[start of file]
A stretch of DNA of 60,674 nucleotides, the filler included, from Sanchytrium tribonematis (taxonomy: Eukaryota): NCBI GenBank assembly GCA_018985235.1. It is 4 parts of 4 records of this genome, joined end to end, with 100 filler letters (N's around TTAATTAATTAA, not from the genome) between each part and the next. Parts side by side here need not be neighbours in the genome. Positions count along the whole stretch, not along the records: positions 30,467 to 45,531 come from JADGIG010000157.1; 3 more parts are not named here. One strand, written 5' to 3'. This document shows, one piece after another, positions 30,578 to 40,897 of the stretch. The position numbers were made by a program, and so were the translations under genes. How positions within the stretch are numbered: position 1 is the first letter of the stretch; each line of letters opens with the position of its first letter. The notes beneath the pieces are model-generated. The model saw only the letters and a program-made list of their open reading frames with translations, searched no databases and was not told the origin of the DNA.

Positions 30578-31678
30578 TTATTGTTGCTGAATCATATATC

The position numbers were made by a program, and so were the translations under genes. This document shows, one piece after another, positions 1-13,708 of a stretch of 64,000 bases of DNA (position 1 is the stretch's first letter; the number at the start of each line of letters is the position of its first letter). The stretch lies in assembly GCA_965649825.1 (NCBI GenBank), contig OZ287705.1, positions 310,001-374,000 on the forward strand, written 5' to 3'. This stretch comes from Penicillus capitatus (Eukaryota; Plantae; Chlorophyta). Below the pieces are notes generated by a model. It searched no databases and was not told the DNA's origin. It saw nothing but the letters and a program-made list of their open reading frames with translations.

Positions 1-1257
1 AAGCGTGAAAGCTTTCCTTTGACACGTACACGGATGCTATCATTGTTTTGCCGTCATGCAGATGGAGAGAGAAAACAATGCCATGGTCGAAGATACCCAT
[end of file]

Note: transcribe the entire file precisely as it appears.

A stretch of DNA of 60,674 nucleotides, the filler included, from Sanchytrium tribonematis (taxonomy: Eukaryota): NCBI GenBank assembly GCA_018985235.1. It is 4 parts of 4 records of this genome, joined end to end, with 100 filler letters (N's around TTAATTAATTAA, not from the genome) between each part and the next. Parts side by side here need not be neighbours in the genome. Positions count along the whole stretch, not along the records: positions 30,467 to 45,531 come from JADGIG010000157.1; 3 more parts are not named here. One strand, written 5' to 3'. This document shows, one piece after another, positions 30,578 to 40,897 of the stretch. The position numbers were made by a program, and so were the translations under genes. How positions within the stretch are numbered: position 1 is the first letter of the stretch; each line of letters opens with the position of its first letter. The notes beneath the pieces are model-generated. The model saw only the letters and a program-made list of their open reading frames with translations, searched no databases and was not told the origin of the DNA.

Positions 30578-31678
30578 TTATTGTTGCTGAATCATATATC

The position numbers were made by a program, and so were the translations under genes. This document shows, one piece after another, positions 1-13,708 of a stretch of 64,000 bases of DNA (position 1 is the stretch's first letter; the number at the start of each line of letters is the position of its first letter). The stretch lies in assembly GCA_965649825.1 (NCBI GenBank), contig OZ287705.1, positions 310,001-374,000 on the forward strand, written 5' to 3'. This stretch comes from Penicillus capitatus (Eukaryota; Plantae; Chlorophyta). Below the pieces are notes generated by a model. It searched no databases and was not told the DNA's origin. It saw nothing but the letters and a program-made list of their open reading frames with translations.

Positions 1-1257
1 AAGCGTGAAAGCTTTCCTTTGACACGTACACGGATGCTATCATTGTTTTGCCGTCATGCAGATGGAGAGAGAAAACAATGCCATGGTCGAAGATACCCAT